This is therefore either a Gold Spot or a Lempke's Gold Spot, the latter named after the Dutch entomologist B J Lempke who flourished in the second half of the 20th century.
We can, however, be pretty sure that it is a plain and simple Gold Spot, which is a common moth, whereas Lempke's is only locally common with a stronghold in the fens of East Anglia. Perhaps Mr Lempke's countrymen and women brought it with them when they were draining the fens.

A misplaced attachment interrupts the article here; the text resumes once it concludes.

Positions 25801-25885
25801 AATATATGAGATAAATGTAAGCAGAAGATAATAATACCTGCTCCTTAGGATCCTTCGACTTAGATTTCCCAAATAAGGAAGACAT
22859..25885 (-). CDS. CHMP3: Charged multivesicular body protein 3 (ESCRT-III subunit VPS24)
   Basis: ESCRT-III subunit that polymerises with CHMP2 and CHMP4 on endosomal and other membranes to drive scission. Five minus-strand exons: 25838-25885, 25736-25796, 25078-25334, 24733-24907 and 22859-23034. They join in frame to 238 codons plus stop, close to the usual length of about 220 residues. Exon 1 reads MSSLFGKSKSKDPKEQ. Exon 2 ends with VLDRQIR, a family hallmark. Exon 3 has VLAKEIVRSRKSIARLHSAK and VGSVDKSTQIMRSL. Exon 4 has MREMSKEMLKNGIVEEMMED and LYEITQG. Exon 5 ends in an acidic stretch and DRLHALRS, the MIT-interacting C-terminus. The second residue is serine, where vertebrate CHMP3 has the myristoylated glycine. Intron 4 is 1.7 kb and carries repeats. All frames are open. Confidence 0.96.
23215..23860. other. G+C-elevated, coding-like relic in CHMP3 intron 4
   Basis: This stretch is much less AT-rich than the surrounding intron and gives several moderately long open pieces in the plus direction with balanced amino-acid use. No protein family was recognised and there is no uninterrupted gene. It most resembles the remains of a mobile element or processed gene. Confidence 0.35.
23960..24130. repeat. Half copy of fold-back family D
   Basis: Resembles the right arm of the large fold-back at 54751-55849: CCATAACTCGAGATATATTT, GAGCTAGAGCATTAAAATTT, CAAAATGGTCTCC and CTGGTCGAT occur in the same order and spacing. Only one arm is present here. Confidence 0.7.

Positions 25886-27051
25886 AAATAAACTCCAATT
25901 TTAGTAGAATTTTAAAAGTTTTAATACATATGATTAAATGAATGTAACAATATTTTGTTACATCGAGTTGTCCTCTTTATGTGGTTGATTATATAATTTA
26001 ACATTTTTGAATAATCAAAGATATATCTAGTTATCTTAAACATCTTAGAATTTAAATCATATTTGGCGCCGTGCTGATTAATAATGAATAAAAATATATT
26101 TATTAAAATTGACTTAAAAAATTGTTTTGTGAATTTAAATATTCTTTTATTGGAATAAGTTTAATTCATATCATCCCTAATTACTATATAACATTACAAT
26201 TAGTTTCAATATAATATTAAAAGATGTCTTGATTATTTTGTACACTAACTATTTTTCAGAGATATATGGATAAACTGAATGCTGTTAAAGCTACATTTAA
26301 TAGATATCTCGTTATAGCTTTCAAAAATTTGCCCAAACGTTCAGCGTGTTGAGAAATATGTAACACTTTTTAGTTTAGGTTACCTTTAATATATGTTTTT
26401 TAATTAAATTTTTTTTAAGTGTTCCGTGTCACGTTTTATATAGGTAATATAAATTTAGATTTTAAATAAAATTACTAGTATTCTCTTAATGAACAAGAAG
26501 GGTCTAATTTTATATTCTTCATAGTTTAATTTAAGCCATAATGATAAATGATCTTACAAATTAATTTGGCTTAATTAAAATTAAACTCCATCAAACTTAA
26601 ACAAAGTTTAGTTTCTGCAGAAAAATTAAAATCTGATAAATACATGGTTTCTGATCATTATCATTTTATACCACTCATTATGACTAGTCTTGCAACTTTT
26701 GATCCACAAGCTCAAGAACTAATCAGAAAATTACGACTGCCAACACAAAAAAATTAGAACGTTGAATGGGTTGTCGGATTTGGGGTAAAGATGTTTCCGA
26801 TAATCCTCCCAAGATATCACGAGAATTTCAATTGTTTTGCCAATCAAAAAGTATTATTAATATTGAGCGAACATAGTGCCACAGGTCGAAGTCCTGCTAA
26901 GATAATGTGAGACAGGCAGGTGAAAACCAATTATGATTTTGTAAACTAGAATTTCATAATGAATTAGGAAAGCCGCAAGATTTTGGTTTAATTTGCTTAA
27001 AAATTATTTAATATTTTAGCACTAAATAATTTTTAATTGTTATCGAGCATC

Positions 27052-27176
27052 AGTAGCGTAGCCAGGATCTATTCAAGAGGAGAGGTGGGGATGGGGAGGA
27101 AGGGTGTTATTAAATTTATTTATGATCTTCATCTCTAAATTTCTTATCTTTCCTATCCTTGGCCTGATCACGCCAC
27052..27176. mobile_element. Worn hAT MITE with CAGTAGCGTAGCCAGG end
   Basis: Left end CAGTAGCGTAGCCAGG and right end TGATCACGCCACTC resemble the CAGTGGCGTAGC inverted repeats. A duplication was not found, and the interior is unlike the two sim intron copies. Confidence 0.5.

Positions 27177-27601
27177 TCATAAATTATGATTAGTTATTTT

The scales are like those of the Burnished Brass, a recent favourite here, in the marvellous tricks they play with light. It is hackneyed to compare moths such as this with little jewels in the casket of eggboxes. But apposite, nevertheless.
My granddaughter loves the shadow of her hand when we are out with the buggy in the current sunshine. Below, for her, is the Gold Spot PLUS its shadow. I don't recall noticing this (admittedly obvious) phenomenon with my moths before.